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The art of negotiating a better salary

Andy Tay
PhD student in bioengineering at UCLA

Naturejobs career expo journalism competition winner Andy Tay

Negotiation is a powerful skill. And, whilst graduate education arms you with technical credentials for a career, it often misses out training for soft skills like negotiation. An ability to negotiate effectively can convince your counterparts to care for your interests, allowing you to maximise personal gains such as pay or career development.

Build the discussion

Graduate education has trained you to provide definite and confident answers to research questions, but beware of flaunting this when asked about an expected salary. If you do, you’ll kill the room for negotiation. Rather than giving a number straight away, try posing questions back to the interviewers by asking them the expected salary range for the job, and explain that you would like to evaluate the whole package, such as health benefits and time off. Deflect questions in moderation, though, so you can avoid frustrating the interviewers and coming across as an overly undecided applicant.

Do your research

If you do sense frustration from the interviewers, you should be prepared to tell them your expected salary. This is where your research skills come in. The more you know about the job and its associated compensation, the stronger your position will be. Make use of websites such as glassdoor.com or salary.com to research and compare compensations across different jobs, responsibilities and locations. Show the interviewers that you’re knowledgeable of the market, and how you expect your offer to deviate from the average.

Online information on salary typically comes from users of the websites and you may find minimal information on jobs which are too specific. Don’t worry. If there’s not much to see, ask your network to help you get a rough figure. You can also ask the interviewers how your expected salary compares with other members in the institution, and to help you understand how their salaries are determined.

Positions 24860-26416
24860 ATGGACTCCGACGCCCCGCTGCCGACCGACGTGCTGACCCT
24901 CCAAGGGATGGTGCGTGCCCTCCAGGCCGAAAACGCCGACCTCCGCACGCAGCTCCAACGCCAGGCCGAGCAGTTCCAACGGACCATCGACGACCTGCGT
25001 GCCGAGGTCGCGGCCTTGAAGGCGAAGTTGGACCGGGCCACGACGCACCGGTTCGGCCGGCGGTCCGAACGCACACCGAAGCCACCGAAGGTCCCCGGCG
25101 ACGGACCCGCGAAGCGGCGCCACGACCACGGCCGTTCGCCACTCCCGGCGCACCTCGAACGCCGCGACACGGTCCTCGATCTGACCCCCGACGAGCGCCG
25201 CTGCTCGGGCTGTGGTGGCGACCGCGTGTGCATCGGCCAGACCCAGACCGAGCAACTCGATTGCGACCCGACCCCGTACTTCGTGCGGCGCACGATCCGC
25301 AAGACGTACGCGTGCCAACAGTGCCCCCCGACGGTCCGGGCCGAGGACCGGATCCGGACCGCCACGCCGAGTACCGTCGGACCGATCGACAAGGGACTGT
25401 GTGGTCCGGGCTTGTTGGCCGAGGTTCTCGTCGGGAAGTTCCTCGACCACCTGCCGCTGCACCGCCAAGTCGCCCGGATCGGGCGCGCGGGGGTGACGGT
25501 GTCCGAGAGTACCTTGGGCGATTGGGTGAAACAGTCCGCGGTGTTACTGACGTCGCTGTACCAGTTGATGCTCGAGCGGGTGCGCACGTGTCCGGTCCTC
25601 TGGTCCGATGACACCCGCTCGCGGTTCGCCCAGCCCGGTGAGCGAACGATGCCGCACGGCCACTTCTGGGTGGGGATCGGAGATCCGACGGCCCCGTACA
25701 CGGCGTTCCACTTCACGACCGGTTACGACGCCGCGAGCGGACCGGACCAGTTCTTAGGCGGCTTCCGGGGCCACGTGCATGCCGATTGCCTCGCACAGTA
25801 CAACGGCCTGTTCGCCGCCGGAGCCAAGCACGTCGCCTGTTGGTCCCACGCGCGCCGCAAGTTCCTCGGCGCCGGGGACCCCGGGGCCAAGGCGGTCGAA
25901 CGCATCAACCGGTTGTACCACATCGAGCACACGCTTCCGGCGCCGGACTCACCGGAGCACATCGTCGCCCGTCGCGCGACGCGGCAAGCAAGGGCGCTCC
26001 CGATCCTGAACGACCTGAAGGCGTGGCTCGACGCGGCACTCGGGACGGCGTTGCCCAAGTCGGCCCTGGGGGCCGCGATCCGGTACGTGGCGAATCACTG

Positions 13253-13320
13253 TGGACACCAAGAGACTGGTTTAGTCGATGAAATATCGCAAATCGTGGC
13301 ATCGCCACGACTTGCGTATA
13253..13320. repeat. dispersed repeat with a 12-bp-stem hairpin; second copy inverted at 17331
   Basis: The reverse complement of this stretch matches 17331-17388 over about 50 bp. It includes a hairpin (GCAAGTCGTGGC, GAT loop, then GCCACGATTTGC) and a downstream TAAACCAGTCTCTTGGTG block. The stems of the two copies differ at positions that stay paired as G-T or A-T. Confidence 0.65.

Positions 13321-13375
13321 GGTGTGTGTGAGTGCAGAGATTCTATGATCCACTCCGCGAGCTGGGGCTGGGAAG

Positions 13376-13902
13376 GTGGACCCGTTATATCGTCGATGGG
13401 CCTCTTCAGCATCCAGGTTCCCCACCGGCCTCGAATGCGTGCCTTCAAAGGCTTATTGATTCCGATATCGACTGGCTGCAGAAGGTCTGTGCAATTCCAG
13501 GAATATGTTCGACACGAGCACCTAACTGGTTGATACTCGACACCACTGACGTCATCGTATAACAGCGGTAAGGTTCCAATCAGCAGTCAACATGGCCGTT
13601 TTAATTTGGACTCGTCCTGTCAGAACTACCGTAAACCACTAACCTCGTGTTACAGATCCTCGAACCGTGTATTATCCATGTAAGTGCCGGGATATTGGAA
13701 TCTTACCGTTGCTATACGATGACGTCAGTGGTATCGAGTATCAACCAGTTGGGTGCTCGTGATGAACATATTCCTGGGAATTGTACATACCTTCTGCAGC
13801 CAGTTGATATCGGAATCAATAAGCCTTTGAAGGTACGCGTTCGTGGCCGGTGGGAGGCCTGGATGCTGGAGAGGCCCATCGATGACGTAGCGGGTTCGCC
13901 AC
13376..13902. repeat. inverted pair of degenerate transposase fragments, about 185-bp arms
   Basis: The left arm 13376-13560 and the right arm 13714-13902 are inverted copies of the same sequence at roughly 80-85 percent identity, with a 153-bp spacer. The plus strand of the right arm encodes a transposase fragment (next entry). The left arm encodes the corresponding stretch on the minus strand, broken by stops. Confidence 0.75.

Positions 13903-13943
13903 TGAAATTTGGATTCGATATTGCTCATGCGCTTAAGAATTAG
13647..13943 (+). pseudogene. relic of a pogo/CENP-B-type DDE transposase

Explain your interests

Congratulations, you’ve been offered a job! The bad news is the interviewers made a lower-than-expected offer. It’s upsetting but you can still turn the tables. Tell them why you were expecting a higher salary – after all, you want to be fairly compensated, and you’re willing to shoulder more responsibility. Through this conversation, you’re also creating opportunities for discussion, and learning how the institution evaluates the value of its workers.

As an example, imagine that you’re being offered less money than what you need to purchase good microscopes as a new assistant professor. Do not directly ask for more money. Simply let your department know that you need access to high quality imaging for your research, and ask them where you can access microscopes of comparable standard if you can’t own them.

Suggest alternatives

One of the most powerful techniques in negotiation is to offer credible alternatives. This shows that you are a problem solver, can sympathise with your employers, and are willing to keep the conversation moving. Let’s say that you’ve decided to take up a job offer despite its lower salary, as the job market is competitive and you truly enjoy all other aspects of the role. To increase your salary, you can work with representatives from the HR department on early performance reviews to understand the value you’re generating for the institution. In doing so, you’re preparing yourself for success and increasing your chances of a pay increase in the near future.

Most graduate students spend their time in research laboratories and have limited experience negotiating salary and job offers. But you need to admit that negotiating is the art of convincing others to prioritise your interests. Utilise online resources, arrange mock interviews with colleagues and career centres, and develop your personal style for negotiation now!


Article credit: Nature.com

ndy is a PhD student in the bioengineering department of the University of California, Los Angeles.

His research focuses on the evolution of magnetotactic bacteria and biophysics of neurons. In his free time, Andy enjoys using the gym and writing.

You can find Andy on LinkedIn and Google Scholar.